Among the barndo circle they’re beloved and seem to be going up everywhere. “Once you’re in the community you see them all the time,” said Morgan Roepke, who’s building a hybrid with her husband, Randie, on 10 acres in Fair Grove, Mo.

“They’re pretty popular coast-to-coast but prevalent in the country where people own land,” said Wesley Espinoza Sr., a building consultant with Worldwide Steel Buildings, a company that sells barndominium kits. “We’ve got customers ranging from blue-collar workers to doctors and attorneys.”

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According to the National Association of Home Builders (NAHB), wood by far is the most commonly used framing material for houses. Last year, 91 percent of new houses were traditional wood-framed structures, 8 percent were framed in concrete and 1 percent in steel.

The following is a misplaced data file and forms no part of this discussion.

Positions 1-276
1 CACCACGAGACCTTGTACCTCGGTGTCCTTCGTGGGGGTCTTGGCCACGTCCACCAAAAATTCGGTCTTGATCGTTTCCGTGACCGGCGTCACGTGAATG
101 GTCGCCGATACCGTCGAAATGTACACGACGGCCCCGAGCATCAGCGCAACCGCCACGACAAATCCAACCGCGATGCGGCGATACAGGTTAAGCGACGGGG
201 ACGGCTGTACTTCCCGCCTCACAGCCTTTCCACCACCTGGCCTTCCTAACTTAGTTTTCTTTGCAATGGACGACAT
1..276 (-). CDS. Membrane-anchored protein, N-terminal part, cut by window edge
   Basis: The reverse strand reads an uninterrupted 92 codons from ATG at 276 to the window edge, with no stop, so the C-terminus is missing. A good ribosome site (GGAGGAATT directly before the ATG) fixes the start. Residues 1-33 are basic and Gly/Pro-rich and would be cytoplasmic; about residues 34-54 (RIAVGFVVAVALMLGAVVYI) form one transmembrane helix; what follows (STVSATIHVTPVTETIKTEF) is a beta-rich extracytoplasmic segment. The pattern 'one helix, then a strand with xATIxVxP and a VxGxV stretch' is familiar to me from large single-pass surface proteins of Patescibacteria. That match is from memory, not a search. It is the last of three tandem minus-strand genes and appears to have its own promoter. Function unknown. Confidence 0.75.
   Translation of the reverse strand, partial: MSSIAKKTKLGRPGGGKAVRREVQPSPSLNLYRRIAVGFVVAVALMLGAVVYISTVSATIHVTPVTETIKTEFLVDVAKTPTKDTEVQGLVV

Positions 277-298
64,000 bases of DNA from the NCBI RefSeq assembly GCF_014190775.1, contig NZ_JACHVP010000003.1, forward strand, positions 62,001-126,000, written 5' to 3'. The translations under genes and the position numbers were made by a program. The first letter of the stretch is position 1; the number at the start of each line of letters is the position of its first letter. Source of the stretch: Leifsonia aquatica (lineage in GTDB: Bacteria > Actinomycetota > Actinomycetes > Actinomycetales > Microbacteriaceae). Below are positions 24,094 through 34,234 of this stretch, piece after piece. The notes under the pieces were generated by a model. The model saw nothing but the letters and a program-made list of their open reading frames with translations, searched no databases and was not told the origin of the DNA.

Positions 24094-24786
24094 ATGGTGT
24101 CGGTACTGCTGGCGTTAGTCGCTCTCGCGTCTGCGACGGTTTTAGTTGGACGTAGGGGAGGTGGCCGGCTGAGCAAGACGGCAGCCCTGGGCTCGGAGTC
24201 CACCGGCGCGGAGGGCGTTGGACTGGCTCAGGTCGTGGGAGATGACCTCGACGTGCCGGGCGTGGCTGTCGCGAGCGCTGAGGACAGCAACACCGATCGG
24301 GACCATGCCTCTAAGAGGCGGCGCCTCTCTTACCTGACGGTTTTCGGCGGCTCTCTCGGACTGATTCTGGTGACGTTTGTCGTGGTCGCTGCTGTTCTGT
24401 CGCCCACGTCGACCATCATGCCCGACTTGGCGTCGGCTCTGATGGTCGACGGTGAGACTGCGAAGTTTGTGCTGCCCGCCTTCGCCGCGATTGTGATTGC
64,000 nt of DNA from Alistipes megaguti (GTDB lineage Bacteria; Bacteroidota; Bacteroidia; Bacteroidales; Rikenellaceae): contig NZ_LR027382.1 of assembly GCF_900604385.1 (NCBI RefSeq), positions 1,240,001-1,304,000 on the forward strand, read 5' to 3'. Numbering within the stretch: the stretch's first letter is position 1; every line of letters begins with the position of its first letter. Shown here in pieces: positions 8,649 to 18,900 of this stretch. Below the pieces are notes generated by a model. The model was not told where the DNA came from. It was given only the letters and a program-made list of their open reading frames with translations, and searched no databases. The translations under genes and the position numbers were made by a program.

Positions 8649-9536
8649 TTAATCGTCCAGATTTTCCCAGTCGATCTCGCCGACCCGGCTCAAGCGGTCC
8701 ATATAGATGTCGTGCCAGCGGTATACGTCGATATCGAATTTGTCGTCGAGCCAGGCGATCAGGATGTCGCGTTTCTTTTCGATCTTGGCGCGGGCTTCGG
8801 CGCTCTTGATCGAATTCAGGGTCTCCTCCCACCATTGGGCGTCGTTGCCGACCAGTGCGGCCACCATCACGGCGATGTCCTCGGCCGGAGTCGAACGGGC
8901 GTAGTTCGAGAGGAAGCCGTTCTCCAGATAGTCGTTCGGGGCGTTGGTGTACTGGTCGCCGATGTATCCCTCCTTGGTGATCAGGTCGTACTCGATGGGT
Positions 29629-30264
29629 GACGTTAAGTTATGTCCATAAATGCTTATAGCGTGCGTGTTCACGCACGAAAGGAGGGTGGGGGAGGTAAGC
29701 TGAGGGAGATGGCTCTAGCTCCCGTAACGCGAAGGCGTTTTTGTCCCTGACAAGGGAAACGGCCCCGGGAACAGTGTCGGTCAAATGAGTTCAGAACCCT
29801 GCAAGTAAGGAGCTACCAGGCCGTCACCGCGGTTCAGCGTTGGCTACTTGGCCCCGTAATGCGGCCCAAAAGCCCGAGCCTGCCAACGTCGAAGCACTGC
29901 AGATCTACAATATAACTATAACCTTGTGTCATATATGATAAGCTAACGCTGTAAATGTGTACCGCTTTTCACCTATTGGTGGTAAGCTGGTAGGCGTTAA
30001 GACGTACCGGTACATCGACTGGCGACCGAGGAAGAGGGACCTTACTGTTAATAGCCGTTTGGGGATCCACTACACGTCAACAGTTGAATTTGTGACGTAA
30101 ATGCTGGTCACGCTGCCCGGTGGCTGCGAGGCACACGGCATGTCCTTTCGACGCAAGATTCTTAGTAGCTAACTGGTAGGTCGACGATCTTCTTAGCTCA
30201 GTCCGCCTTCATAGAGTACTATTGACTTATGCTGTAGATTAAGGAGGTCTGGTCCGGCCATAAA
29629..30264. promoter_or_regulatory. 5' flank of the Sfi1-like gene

Nevertheless, NAHB says, the number of steel-framed houses rose from 3,000 in 2019 to 5,000 in 2020.

“We call it a group or a tribe,” said Michael Weinstein, referring to the lively, spirited community of owners across the country. He runs the website under the pen name Don Howe, who initially set it up. The site offers information, news, photos, construction tips, builders, floor plans, personal stories and a shoulder to cry on when things don’t go right.

“The main reason people are choosing to go this steel route is cost,” said Lance Cayko, an architect whose firm F9 Productions in Longmont, Colo., is working on several commercial barndominium structures. “When starting out to research building one’s own home they’ll look at SIPs [structural insulated panel constructions], wood-stick construction and prefab steel. The latter is most cost-effective.”

“For sure, it’s more cost-effective than building a conventional house,” said Espinoza. “On average the cost of building a metal home ranges from $120 to $140 per square foot compared to $180 to $200 per square foot for a conventional home.”